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The game Patrician II was released in 2000. It came at a time of popularity for trading games.

The favorite setting for such games seemed to be the Caribbean and the colonial period. The various towns in the Caribbean, controlled by their colonial masters, provided an economy connecting by shipping. You played as a ship’s captain, capable of “buying low, selling high” to make a steady income transporting goods between nodes. This was integrated with a possible career as a pirate, either stealing goods from merchants or engaging in the various colonial wars as a privateer. Sid Meier created his Pirates! in 1987, but by 2000 there were a number of similar games based the then-modern “strategy” interface.

Patrician II was a variation on the theme that moved the setting to the north of Europe during the 1300s. Obviously, it is a sequel. The original Patrician was a similarly-themed game, but with a very different looking interface, released in 1992. I’ve never actually played it. The focus on Northern Europe means you now are one of a number of competing merchants in the Hanseatic League cities of Germany, the Baltic Sea, and the North Sea. The open warfare of the Caribbean is gone, but pirates remain in play. Just not for the player.

In 2003, Patrician III came out in the U.S. The Patrician series was developed in and original targeted to Germany. What was released as Patrician III in the U.S. was actually an expansion to the Patrician II release in Germany. Patrons (heh) not paying attention could easily be deceived into thinking they had a new game on their hands, whereas at least one review described it as a glorified patch. Looking back some 15-18 years later, however, it is the Patrician III release that we consider relevant.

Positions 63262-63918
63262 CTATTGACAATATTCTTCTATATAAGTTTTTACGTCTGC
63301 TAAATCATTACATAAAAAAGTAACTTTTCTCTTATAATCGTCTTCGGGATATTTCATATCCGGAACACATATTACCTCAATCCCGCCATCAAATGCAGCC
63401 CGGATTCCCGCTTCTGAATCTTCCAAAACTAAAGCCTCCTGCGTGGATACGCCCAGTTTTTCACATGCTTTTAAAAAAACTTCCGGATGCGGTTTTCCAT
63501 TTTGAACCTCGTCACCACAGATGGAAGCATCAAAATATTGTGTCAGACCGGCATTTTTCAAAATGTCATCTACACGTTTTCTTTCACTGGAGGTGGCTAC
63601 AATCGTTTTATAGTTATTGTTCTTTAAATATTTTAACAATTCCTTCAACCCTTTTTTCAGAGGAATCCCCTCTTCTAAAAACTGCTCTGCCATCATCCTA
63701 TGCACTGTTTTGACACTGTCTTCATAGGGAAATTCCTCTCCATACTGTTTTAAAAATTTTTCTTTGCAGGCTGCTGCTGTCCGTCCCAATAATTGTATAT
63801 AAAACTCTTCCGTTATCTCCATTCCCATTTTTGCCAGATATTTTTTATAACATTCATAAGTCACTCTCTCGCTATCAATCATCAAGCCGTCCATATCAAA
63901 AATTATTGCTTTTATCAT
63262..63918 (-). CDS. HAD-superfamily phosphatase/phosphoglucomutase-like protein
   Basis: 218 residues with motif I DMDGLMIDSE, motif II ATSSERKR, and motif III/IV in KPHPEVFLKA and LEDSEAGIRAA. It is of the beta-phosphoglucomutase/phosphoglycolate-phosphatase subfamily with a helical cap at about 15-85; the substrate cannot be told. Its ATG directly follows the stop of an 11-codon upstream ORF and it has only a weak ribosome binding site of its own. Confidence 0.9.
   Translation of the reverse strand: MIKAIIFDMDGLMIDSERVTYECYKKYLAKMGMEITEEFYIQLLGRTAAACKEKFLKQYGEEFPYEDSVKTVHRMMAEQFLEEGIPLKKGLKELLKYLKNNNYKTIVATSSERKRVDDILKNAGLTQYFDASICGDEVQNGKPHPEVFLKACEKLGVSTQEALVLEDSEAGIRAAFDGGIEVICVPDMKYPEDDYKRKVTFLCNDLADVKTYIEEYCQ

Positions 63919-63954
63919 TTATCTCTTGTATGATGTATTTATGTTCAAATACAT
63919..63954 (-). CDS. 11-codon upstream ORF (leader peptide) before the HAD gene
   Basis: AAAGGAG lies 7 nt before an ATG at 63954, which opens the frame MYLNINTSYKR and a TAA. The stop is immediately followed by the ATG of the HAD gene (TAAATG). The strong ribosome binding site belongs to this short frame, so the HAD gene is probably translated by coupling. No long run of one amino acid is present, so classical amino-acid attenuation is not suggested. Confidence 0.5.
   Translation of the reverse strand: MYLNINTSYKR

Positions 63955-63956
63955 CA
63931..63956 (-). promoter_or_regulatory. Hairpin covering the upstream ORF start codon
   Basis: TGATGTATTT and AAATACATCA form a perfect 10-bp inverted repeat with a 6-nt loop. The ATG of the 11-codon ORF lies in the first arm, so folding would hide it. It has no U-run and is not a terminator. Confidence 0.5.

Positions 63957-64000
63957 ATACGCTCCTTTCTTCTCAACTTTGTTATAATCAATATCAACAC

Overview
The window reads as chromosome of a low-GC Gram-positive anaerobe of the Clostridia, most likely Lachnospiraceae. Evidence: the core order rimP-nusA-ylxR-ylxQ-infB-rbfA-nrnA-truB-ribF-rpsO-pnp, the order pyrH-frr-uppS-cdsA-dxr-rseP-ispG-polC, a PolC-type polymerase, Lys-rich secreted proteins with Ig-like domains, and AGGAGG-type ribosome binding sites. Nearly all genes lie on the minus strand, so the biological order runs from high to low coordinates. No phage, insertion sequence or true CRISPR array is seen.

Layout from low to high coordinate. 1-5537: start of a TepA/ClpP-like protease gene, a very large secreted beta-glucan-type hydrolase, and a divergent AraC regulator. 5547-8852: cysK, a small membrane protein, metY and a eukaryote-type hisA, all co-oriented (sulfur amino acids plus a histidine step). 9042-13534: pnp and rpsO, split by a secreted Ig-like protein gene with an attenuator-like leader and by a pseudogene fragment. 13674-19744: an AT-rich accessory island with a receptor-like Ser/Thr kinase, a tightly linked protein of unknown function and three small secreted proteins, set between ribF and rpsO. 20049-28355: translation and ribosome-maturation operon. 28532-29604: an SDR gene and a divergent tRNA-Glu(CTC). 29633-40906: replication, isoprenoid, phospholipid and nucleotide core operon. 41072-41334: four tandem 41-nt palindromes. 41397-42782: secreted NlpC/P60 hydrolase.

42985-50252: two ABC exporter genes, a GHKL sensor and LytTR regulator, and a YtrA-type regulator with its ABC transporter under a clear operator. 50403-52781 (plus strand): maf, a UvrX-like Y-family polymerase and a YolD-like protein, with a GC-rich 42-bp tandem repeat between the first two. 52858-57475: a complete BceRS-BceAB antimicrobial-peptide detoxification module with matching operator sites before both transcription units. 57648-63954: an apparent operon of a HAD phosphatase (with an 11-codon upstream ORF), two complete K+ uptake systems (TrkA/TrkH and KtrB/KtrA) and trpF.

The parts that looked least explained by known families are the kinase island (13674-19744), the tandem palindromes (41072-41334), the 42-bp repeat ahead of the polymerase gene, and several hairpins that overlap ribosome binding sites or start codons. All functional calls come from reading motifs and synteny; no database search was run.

So how does the game hold up?

Games like Patrician III promised to be a departure from the RTS fare of the day. Still played in “real time,” there is copious room for leisurely decision making (at least for the majority of the game). The “build buildings to construct units to conquer territories” is jettisoned in favor of the economic underpinnings. This means that the martial “theme” from most games is replaced with a more peaceful structure. Being by and for Germans, it has a unique look and feel that I will always associate with the German-produced games circa 2000.

The “game” is in the model that underlies the system as much as it is in the player interaction. There are several layers of interaction. First is that dynamic market model, where prices rise and fall with the law of supply and demand. Cities sell cheaply what they produce and can pay high prices for what they demand. Arbitrage between the comparative advantages among cities is what allows you to make a steady profit. But this is mitigated by the fact that you aren’t the only trader in the northern seas. Between the time when you see a shortage (e.g. that lack of whale oil in Lubeck) and when you actually go and collect those goods to sell them, an AI opponent may have already supplied the needed product and reduced the opportunity for profit.


The basic interface. The ship is in port. Trade can be either with between the ship and town, or the ship and office.